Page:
freebsd desktop

mbernat37

New Member


Messages: 7

#1
I would like to find out because I'm worried one thing or freebsd is better for the desktop than linux if such a thread was moved then sorry and please understand for thanks
 

juan9182

Active Member

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Messages: 171

#3
I would like to find out because I'm worried one thing or freebsd is better for the desktop than linux if such a thread was moved then sorry and please understand for thanks
i dont think so, the 90% depend upon the graphic card drivers,nvidia and intel drivers runs fine..better nvidia.
there is no window manager that run better on Linux o FreeBSD,same for
the applications(file managers,terminal emulator,etc), except for a few applications that have no support
like opera(i miss it....)
and for the "base" system,well,i am a ex Linux user(10/15/years) and i not find any diference with Linux,everything runs just like is suppose to do

but if you make me choise, a choise FreeBSD
 

Russ Perkins

New Member

Thanks: 1
Messages: 17

#4
I don't think it's better or worse. It's a matter of choice. Both have strengths, it's about what you want and are willing and able to do. Sometimes hardware will cause you to stumble, find a work around. Sometimes you break things and have to fix them. I run both on the same hardware and like them both, at this point more partial to FreeBSD I just wish I could run the latest version of Opera but that's another story.
 

Trihexagonal

Daemon

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#5
I would like to find out because I'm worried one thing or freebsd is better for the desktop than linux if such a thread was moved then sorry and please understand for thanks
Better as in Ford vs Chevrolet? Pepsi vs Coke?

I have 4 laptops running FreeBSD and 0 running Linux, if that's any indication, and I'm not missing out on anything I want to do on them
 

stratacast1

Active Member

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Messages: 185

#7
I used to be Linux-only, but open minded to FreeBSD. However, now I prefer FreeBSD on servers and like the idea of it on a workstation, but not a personal computer. For me, too much stuff is missing such as KDE Plasma 5 (area51 doesn't count), Firefox Nightly, Spotify, and some others. If FreeBSD was equally supported in what software is available like with Linux I would definitely switch my own machines. For now though, FreeBSD server all the way
 

drhowarddrfine

Son of Beastie

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#9
The majority of users don't use KDE anything or Firefox Nightly and there is a decent spotify player mentioned so most people, such as myself, are perfectly happy with FreeBSD as their desktop.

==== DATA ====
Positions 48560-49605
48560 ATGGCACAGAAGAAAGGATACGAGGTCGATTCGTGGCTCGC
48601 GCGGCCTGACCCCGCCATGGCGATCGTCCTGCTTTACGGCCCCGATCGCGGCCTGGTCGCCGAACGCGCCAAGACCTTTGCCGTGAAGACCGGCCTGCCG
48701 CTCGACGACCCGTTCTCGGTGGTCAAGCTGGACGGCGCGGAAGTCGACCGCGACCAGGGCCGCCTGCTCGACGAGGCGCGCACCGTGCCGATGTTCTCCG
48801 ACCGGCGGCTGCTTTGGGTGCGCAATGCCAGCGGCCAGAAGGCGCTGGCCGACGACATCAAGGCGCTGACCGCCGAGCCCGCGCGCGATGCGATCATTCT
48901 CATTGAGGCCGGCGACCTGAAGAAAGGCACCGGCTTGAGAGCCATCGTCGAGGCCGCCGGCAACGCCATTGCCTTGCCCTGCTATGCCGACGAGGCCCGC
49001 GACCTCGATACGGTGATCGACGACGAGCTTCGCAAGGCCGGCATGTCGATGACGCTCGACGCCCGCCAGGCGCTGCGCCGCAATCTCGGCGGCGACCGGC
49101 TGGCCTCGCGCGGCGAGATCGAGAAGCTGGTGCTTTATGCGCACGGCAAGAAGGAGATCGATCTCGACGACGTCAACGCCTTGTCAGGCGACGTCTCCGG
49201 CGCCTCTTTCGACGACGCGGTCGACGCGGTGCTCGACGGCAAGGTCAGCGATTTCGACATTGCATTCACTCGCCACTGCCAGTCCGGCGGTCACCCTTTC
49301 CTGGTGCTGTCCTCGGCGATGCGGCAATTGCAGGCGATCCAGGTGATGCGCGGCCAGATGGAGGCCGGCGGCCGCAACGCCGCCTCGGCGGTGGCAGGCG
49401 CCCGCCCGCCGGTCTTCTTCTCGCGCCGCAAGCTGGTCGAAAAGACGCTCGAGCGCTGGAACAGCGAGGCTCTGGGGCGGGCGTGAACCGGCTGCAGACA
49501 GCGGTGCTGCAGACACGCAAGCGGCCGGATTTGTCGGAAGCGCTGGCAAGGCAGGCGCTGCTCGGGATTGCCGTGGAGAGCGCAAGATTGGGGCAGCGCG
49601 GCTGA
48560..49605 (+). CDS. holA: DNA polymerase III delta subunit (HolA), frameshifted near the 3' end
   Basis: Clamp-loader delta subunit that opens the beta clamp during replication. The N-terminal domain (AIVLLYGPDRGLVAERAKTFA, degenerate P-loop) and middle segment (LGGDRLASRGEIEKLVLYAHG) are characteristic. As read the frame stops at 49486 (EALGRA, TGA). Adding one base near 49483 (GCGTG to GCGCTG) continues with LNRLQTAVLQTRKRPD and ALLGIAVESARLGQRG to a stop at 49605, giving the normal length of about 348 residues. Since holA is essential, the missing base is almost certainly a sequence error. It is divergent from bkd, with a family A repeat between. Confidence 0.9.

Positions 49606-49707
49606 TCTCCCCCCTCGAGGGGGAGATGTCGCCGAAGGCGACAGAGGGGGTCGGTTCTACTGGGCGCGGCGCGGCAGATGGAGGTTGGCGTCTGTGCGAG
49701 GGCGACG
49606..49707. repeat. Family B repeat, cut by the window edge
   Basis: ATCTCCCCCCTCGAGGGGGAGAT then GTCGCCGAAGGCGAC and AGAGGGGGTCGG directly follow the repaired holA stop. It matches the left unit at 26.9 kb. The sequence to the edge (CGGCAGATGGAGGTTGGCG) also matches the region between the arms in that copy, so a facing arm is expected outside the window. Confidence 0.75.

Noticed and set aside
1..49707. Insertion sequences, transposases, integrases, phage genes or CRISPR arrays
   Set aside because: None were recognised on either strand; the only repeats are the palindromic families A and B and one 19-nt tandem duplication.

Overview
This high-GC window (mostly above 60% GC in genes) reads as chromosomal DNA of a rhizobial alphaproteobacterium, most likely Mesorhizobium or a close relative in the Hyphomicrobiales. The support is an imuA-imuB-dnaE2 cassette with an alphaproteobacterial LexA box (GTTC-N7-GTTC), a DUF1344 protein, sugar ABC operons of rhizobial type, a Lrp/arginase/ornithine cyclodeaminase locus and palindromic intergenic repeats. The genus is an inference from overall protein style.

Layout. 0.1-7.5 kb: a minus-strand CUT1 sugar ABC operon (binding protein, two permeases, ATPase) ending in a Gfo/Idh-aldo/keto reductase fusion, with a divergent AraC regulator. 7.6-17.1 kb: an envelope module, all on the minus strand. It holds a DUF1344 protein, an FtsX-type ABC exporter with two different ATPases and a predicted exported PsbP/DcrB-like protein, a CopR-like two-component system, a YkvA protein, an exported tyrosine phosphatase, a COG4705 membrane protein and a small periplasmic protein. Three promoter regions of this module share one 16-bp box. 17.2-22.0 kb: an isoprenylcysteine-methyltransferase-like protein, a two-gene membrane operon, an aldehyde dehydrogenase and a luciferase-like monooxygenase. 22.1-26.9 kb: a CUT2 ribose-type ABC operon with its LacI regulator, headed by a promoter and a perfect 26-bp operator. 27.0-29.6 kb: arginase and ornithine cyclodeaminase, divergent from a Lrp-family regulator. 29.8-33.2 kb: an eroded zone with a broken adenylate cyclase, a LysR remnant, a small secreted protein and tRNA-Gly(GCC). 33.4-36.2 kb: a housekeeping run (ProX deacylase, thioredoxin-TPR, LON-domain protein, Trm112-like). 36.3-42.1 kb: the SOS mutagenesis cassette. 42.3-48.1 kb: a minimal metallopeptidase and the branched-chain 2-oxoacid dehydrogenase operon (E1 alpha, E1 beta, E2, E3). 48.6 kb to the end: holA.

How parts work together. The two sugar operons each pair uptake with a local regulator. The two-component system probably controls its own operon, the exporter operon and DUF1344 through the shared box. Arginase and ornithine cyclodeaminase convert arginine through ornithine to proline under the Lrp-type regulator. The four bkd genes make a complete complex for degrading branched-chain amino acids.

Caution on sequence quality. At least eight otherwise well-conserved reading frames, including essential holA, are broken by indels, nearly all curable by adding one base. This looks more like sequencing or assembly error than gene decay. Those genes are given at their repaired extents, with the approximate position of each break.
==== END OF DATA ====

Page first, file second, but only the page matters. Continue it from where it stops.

stratacast1

Active Member

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Messages: 185

#10
I've never tried that before or heard of it, I'll take a look at it, I did see there is a web client for Spotify now too but I never tried it vs. the client that Linux/Mac OSX/Windows has.

The majority of users don't use KDE anything or Firefox Nightly and there is a decent spotify player mentioned so most people, such as myself, are perfectly happy with FreeBSD as their desktop.
Probably the majority of users on FreeBSD, but a lot of Linux users have transitioned to KDE Plasma 5, myself included. I require Firefox Nightly 1 to help test upcoming releases of Firefox and 2 there are features in Nightly that I like that won't come to stable until many months later, but Nightly users indeed are a minority. Something like music I can fudge on, but those are the 2 things I primarily require that FreeBSD sadly doesn't have. That's cool you're happy with FreeBSD as a desktop OS, I wish I could be personally :D it's a great platform
 

Loala

New Member

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Messages: 8

#11
I used to use Debian and Arch linux but now use FreeBSD.
Before I properly configured my laptop, I felt bit laggy but after I went through the handbook, other docs and forum articles and finished to fix settings, I feel my laptop works much faster and smoother than was with those linux distros.
Another pros I think is that configuration is much much cleaner and easier. So it is easy and needs little effort to maintain upgrades and stuff.
And as far as the device settings and prefixes, in FreeBSD it is more correctly working with my hardware than in linux, plus the way userland working is very logical, so it is very easy to know how system is working for me.
For applications support, All of the programs I use is in packages and working great so I don't feel any trouble with that.

The only lagging point of FreeBSD than linux I found so far is a lack of suspend to disk (s4).
I could use suspend to disk with linuxes without any trouble and it was really useful. I would say it is sort of critical as for the Desktops... But I know that is not implemented yet for FreeBSD.

Except that, I satisfy with every other things so much about FreeBSD so I decided to stick with FreeBSD anyway.. :)
 

drhowarddrfine

Son of Beastie

Thanks: 974
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#12
Probably the majority of users on FreeBSD, but a lot of Linux users have transitioned to KDE Plasma 5
Do you have a count? I'd bet most don't. But it's not a FreeBSD problem directly. It's a problem getting someone to port it.
but Nightly users indeed are a minority
As I said. I'm a web developer and run a company with 10 developers and we don't use it either. But I've read, in the past, that people have gotten Nightly to work by just downloading and compiling it. It seems that, years ago, I did it myself but don't recall.
 

rorgoroth

New Member

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Messages: 13

#13
Plese don't kill me anyone but...

I used Linux for 8 years on the desktop, FreeBSD for 2 and have now been using Windows 10 for 2 on my desktop and OS X on laptop for 4.

I think FreeBSD is the "worst" or most trouble and requires the most compromises, even more than Linux does. Perhaps because I have little time these days, gotten lazy and my life has changed but I'd rather not use my desktop computer than have it crippled by Linux or FreeBSD ever again.